When the trigger is released, the above described snap action is reversed. Lower end 12f of the plunger slides along now-horizontal camming surface 18e of the actuator. When the plunger reaches inclined camming surface 18d, which incline under this condition is the same as that of surface 18b during trigger depression, the plunger will rock backwardly opposite the direction of trigger release, or pivot counterclockwise on its studs to abut the rear wall of the bore as seen in FIG. 6. Sphere 16 simultaneously rides up forward inclined inner surface 12b of the plunger, with the axis of spring 14 remaining vertical. When the plunger reaches apex point 18i, it will suddenly slide or snap across camming surface 18c and down incline 18b due to the downward and centering bias of spring 14 acting on the plunger through sphere 16, causing the plunger to suddenly rock to its center position thereby causing the actuator to suddenly rock counterclockwise to its original position thereby opening the contacts. The contacts open under the force of the upward bias of flexible contact terminals 22L and 22R. However, should the contacts stick or weld, the hammer blow provided by lifter member 18j upon the underside of flexible contact terminals 22L and 22R frees any welds that may have formed.
While there is shown a wall 2b, acting as a stop, in FIG. 1, an alternative embodiment would eliminate the need therefor and rely upon the structural strength of flexible contact terminals 22L and 22R and stationary contact terminals 20L and 20R to maintain the desired contact pressure in the contacts closed position.
The objects of the invention are achieved in the following manner.
The amount of wipe is controlled by the strength of spring 14 and the flexure in flexible contact terminals 22L and 22R upon snapping engagement by rocking surface 18g of the actuator.
There is minimum contact bounce because the downwardly biased plunger exerts a continual downward force as it rides on camming surfaces 18c, 18d, and 18e after the contacts are closed.
The contacts are non-teasible because the rockable snap actuator and the rockable biased plunger make it impossible for the user to hold the lower end 12f of the plunger at the apex points 18h or 18i or on the adjacent transitory camming surface 18c of the actuator.
There is steady contact pressure at the point of tripping open because as the plunger climbs the incline to apex point 18i, the point of trip open, during trigger release, rocking surface 18g of the actuator applies a constant undiminished force to flexible contact terminals 22L and 22R, and the actuator remains in its alternate position until the contacts are tripped open.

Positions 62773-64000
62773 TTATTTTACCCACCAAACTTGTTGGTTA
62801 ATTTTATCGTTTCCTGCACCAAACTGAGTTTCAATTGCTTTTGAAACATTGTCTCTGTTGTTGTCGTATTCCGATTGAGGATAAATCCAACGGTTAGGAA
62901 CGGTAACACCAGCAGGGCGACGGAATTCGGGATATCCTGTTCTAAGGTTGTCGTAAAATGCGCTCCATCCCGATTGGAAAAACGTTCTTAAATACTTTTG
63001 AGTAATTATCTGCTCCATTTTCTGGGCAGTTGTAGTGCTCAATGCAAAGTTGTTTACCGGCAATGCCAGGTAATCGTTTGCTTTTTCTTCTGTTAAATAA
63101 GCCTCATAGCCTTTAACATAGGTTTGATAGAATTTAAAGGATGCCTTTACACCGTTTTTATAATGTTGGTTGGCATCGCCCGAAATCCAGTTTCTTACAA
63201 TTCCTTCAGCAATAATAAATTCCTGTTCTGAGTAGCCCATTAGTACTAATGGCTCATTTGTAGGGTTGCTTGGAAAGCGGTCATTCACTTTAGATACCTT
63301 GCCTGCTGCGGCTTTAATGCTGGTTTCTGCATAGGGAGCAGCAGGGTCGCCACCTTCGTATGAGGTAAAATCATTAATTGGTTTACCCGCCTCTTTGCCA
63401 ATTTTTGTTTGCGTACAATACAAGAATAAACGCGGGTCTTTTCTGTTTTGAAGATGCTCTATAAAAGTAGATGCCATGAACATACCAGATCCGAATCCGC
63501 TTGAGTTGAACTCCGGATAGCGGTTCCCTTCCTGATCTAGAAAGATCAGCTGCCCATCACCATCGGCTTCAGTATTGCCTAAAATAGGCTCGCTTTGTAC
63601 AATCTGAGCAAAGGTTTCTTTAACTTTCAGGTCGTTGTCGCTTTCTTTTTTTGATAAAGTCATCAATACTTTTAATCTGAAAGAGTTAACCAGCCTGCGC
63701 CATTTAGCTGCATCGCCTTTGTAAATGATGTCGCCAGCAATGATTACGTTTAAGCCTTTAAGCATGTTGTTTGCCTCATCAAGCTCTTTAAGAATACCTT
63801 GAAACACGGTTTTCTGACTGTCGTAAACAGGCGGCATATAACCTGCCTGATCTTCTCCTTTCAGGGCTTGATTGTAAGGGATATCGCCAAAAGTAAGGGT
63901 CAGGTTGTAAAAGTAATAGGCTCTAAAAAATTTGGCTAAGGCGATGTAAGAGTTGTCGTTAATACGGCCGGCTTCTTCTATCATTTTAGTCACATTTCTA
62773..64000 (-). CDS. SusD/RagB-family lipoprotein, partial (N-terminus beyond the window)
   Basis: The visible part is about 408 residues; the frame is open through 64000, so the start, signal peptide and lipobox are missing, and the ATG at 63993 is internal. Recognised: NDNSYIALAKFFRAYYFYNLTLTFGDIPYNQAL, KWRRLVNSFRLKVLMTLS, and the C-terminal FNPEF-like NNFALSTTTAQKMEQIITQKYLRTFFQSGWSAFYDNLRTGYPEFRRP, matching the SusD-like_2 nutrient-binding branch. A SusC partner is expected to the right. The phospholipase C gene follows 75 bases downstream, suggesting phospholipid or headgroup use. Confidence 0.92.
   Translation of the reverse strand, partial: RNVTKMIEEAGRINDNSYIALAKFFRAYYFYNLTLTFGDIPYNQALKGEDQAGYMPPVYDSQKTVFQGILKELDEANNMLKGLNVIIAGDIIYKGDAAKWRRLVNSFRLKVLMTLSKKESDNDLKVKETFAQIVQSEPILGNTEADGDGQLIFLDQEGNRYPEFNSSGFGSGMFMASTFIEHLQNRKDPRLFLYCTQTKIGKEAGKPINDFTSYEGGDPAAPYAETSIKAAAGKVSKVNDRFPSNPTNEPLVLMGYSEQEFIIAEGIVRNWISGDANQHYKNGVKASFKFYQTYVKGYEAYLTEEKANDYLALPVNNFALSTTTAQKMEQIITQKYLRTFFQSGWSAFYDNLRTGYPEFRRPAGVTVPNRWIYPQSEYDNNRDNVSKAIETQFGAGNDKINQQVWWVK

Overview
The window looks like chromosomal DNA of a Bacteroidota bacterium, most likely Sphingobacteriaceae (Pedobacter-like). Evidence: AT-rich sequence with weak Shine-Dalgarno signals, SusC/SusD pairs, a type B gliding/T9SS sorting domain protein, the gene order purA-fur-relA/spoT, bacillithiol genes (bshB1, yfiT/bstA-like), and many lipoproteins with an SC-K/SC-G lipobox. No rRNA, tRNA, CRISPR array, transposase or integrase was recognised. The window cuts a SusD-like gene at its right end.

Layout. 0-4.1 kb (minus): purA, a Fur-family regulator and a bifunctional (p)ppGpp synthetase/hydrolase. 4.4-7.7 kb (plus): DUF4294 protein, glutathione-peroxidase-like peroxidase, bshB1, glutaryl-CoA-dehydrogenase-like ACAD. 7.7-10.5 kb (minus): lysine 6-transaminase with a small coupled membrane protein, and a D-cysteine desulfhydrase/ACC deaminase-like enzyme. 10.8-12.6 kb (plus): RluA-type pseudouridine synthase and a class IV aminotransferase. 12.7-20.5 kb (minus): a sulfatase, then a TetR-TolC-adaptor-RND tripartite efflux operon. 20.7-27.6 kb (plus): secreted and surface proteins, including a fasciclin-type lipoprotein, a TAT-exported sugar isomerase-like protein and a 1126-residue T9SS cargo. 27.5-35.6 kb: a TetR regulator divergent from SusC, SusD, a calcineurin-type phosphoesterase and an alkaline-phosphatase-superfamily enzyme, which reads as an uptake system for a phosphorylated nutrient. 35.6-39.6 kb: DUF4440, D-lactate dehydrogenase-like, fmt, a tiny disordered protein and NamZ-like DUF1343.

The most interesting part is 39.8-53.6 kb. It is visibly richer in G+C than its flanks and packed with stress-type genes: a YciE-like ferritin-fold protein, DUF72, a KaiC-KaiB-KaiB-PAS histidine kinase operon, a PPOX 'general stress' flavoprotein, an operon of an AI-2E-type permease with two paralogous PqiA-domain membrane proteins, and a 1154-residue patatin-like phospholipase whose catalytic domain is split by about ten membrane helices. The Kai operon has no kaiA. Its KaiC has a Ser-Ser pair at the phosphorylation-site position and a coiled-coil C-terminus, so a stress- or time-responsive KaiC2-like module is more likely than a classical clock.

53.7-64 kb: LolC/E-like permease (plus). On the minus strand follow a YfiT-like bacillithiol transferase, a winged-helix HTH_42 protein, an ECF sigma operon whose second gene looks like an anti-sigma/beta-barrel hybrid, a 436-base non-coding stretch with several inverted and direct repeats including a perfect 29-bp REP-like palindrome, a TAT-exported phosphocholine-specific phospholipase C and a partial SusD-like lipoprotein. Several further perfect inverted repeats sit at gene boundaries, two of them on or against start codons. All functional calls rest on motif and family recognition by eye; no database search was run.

There is substantial trigger movement between contact trip "on" and trip "off" positions, thus preventing frequent or false intermittent operation, because when the plunger reaches apex point 18h, point of trip "on", the plunger will slide across camming surfaces 18c and 18d. Release of the trigger does not instantaneously trip the switch off because the trigger must be released far enough to allow the plunger to rock back against the rear wall of the frusto-conical bore and far enough to allow the plunger to ride up inclined camming surface 18d to apex point 18i, point of trip "off". Furthermore, when the plunger reaches apex point 18h during trigger depression, there is a decrease in the force opposing trigger depression because spring 14 is no longer being compressed, and hence the net force depressing the trigger is increased, that is, there is a natural and momentarily uncontrollable tendency by the user to accelerate trigger depression upon a decrease in resistive force thereagainst. Furthermore, as the plunger slides down surface 18d, the expansion of spring 14 provides an additional force component in the direction of trigger depression.
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|Citing Patent||Filing date||Publication date||Applicant||Title|
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|International Classification||H01H5/04, H01H3/00|
|Cooperative Classification||H01H5/045, H01H3/001|
|European Classification||H01H5/04B, H01H3/00B|